Let’s say that you are hiring Mark Wahlberg, a famous American actor, for your movie. When Mark joins your movie, it is not just him that joins! He has a team of people that support him and make him successful. A chef… a trainer… an agent…

Similarly, each individual package does not operate independently. The package authors used other NPM packages to make their life easier too. In fact, their package will share some dependencies with other packages, just like Mark Wahlberg might share a private chef with other actors and actresses.

Here’s the list of dependencies for request, a popular package:

So let’s return to our package.json exale from above:

When you add the “axios” package to your app, you are not just adding the axios file. You are also adding any dependencies that the axios file will need, if you had not previously added them with another package. Those are not explicitly stated, but you can always find it within the node_modules folder.

This is one of the benefits of npm. When you add a new package, you don’t even need to check if you are already using all the necessary packages that support the package that you are using. npm will automatically add the enw ones to your directory.

Versions Explained

Do you see the three sets of numbers next to each package above? That’s the version number. Since developers are constantly updating their packages, you can choose to use a specific version of a package, or automatically use the latest version.

So, when you are using 40 different packages in your project, and they are all constantly shifting… you may find that compatibility issues arise. For example, when React releases its newest version, your app may no longer function as you would expect. That’s where testing comes into play, but that’s the subject of another tutorial.

Think of it as actors/actresses at different stages of their career. Some may play similar roles throughout their career, while others may change drastically.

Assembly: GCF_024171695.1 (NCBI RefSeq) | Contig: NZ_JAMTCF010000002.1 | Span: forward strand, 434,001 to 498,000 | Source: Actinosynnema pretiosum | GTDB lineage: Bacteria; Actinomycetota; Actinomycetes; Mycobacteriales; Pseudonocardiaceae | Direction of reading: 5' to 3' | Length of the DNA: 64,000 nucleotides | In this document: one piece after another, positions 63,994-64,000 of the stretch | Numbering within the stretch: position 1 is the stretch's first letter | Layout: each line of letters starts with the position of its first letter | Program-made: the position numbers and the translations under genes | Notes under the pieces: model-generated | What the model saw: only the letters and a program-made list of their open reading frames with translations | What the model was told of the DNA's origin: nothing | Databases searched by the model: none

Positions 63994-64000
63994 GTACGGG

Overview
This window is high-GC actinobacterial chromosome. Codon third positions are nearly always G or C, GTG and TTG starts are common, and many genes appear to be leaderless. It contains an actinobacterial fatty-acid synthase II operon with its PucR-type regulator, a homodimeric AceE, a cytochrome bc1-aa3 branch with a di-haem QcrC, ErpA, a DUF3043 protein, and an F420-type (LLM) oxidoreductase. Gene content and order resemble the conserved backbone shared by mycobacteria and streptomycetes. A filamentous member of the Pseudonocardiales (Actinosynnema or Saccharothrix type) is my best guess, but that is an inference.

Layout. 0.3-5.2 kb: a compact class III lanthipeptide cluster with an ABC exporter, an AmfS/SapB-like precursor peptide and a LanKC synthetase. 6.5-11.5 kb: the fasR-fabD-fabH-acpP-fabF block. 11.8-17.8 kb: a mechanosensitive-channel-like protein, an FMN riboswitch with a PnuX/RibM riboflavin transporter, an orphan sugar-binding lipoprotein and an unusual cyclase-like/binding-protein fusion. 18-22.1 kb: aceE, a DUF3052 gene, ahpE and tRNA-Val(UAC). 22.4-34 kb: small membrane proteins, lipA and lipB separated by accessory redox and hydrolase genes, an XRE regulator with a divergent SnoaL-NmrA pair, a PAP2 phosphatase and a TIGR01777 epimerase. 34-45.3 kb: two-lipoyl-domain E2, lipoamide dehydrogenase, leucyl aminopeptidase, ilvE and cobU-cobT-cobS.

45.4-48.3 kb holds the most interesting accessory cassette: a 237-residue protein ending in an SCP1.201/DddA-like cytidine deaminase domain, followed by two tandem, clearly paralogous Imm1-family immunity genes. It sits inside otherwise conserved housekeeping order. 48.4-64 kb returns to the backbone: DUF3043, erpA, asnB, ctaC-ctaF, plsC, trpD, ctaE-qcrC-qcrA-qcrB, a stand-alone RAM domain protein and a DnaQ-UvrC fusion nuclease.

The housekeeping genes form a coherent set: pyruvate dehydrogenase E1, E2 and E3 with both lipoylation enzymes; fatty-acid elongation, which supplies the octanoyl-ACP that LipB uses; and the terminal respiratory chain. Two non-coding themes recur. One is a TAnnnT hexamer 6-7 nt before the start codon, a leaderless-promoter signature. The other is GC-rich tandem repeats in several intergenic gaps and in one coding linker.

Young vs. old Clint Eastwood

Using the Command Line

When you download Node and NPM to your local machine, you can instantly use a variety of commands to work with the NPM directory. One common one is:

npm install

If you want to install the express package, you would type in the command line:

npm install express

Then, NPM would download the express code and its dependencies to your local computer. That’s kind of like the act of hiring a new actor. Or:

npm uninstall express

That’s like “firing” the express package from your app.

You can add new commands in the “scripts” section of your package.json file. One common one is “start”, which means “start running the node server”. It looks like this:

Kind of like a director yelling “Action!”.

Dependencies Explained

So far, we have only briefly touched on the concept of dependencies. Your app will likely have a couple packages that only run on the local version, like testing and transpiling tools. In other words, you should have a couple tools that you only use in your local environment, and not on the production version.

If you need a refresher on the difference between localhost and production, check out this guide.

Think about all the time and energy that goes into making a movie. Only a small fraction of it occurs on the official set with the cameras rolling. Behind the scenes, there are hours of work on memorizing lines, lifting weights in the gym and learning new accents. To make the team more effective, the director might hire specialized coaches for each one of these functions.

So, when we look at all the packages being used by a Node app, we can actually divide it up into two categories:

  1. Packages used in both production and local
  2. Packages just used locally

Grunt is a task runner that automates repetitive commands on the command line. Nodemon automatically restarts your server upon any changes in your server code.

In your package.json file, these are separated into two sections: dependencies and devDependencies. Here is what that looks like:

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Top comments (3)

jerodsanto profile image
Jerod Santo

I like that analogy! One minor correction on the history of npm: Ryan Dahl did not create it. Isaac Schlueter was the original author.

kbk0125 profile image
Kevin Kononenko

Whoops! I updated.

jimmykurian profile image
Jimmy Kurian

Excellent explanation of NPM!